The purpose of our study is to examine important dimensions of food security in the context of current wildlife management in Nunavut, Canada. In doing so, we attempt to bridge harvesting studies and food security studies. The latter have been primarily focused on household food affordability, which is not adequate in the predominantly indigenous areas of the Arctic. We presume that one of the appropriate levels at which food security can be meaningfully measured is the community level because households within communities are closely connected by sharing networks and because data on many dimensions of food security are publicly available at that level. We explore several important dimensions of food security looking at the composition of communities in terms of households with different income, employment, and demographic characteristics, and at the scope of harvesting by hunters in communities. Based on this analysis, we identify communities with relatively high and low levels of food security and discuss implications of our analysis for wildlife management in Nunavut that may also be useful for other indigenous areas of the Arctic.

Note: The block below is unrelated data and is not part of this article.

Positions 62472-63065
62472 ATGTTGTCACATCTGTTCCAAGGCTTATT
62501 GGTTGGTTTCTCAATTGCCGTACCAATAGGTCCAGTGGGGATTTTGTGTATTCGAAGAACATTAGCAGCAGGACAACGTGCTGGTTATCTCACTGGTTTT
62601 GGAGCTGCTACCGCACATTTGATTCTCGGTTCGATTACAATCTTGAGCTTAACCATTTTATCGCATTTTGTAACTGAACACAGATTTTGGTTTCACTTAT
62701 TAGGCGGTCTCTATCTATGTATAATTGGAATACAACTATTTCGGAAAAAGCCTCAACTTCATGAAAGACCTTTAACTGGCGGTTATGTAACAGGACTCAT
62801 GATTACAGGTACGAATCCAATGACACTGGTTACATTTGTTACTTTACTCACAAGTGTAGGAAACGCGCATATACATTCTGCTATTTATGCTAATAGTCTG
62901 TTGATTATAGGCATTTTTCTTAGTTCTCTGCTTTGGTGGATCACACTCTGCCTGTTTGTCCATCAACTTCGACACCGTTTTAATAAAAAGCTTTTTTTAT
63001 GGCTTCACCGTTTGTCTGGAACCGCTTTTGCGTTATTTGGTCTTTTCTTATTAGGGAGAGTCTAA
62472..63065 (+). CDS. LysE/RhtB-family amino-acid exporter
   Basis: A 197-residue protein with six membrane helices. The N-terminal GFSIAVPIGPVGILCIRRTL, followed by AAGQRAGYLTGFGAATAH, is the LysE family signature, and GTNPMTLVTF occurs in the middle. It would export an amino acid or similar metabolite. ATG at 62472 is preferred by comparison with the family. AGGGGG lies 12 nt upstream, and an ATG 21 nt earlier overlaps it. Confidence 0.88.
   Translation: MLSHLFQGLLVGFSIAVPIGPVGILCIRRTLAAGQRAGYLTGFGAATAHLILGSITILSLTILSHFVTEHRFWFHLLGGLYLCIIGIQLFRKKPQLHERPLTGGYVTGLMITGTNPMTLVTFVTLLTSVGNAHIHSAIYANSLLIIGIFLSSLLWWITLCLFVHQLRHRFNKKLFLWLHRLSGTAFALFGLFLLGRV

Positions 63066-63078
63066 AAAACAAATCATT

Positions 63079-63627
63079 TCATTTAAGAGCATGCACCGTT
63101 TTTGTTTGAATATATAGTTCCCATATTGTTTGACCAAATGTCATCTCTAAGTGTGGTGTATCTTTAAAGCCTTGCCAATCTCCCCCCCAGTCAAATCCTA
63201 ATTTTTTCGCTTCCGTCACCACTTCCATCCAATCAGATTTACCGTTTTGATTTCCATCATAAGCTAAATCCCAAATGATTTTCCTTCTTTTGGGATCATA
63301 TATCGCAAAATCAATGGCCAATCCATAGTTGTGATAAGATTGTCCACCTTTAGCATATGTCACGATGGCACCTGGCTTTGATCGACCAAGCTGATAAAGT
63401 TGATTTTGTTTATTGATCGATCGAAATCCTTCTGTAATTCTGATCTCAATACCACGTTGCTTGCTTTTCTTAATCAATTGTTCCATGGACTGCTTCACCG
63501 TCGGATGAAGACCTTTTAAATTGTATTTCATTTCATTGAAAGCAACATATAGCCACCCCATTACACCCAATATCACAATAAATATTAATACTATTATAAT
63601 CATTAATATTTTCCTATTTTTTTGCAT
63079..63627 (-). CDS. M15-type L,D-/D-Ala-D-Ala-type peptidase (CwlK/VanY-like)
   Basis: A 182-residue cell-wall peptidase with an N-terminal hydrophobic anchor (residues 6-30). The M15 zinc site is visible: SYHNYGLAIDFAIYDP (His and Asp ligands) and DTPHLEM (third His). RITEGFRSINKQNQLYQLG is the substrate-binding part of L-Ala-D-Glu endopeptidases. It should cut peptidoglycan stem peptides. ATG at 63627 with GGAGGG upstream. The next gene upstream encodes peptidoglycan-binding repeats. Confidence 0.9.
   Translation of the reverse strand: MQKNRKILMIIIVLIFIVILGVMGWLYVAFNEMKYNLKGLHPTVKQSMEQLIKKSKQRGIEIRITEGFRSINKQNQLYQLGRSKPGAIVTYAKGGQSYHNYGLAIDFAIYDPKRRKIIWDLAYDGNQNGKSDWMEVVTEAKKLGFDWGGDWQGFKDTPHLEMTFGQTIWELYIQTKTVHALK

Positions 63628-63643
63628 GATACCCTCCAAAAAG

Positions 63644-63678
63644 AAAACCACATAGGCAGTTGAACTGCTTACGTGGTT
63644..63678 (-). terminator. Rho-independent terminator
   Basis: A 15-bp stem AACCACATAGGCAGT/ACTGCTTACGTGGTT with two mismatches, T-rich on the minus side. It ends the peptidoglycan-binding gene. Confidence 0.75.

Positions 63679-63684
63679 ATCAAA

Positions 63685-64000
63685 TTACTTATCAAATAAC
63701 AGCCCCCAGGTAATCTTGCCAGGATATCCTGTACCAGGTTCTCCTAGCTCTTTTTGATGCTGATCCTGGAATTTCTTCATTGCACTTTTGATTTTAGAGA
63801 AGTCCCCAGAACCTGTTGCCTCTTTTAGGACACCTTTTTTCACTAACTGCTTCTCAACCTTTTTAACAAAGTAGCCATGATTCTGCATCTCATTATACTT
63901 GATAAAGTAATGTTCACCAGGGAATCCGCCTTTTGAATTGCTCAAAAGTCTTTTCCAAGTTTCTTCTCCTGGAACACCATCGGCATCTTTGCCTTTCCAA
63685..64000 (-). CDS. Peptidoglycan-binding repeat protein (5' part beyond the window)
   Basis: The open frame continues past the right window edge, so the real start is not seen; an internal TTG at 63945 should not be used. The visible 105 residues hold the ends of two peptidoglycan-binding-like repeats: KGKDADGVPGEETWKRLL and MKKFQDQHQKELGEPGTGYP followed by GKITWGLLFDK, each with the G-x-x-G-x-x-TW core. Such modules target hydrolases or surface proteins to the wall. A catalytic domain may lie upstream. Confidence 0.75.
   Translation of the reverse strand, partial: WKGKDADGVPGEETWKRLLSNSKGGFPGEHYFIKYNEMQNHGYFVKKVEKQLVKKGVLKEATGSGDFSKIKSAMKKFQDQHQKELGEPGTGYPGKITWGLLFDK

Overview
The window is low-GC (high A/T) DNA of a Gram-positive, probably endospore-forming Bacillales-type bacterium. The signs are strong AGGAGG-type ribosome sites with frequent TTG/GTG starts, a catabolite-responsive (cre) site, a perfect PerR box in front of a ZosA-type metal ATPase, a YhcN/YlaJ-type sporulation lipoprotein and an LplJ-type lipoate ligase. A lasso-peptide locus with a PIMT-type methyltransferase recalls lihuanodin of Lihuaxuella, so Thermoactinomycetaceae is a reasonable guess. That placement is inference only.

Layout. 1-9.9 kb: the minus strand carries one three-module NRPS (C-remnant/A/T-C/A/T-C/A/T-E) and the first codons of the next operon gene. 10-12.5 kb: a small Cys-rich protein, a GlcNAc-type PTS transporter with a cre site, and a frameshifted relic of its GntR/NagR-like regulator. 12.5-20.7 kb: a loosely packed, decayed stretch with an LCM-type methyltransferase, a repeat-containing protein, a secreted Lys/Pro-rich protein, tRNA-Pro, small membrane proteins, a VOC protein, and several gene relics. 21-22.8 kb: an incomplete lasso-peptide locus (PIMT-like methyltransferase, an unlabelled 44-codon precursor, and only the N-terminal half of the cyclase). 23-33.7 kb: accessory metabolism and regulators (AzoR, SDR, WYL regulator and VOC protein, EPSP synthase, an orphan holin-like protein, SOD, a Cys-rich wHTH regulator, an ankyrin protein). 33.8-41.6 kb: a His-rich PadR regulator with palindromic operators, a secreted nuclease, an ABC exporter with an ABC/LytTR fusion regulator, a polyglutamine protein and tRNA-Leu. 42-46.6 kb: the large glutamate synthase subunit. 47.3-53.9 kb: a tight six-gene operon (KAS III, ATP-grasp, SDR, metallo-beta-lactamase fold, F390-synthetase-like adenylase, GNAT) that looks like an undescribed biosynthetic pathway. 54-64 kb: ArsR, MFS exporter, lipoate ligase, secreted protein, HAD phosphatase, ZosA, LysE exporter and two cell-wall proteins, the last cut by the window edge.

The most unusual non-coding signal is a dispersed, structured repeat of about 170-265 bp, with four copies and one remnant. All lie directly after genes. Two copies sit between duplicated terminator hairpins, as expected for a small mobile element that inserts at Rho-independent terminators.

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Ecological Economics
School of Public Policy and Administration

Lysenko, D. (Dmitry), & Schott, S. (2019). Food Security and Wildlife Management in Nunavut. Ecological Economics, 156, 360–374. doi:10.1016/j.ecolecon.2018.10.008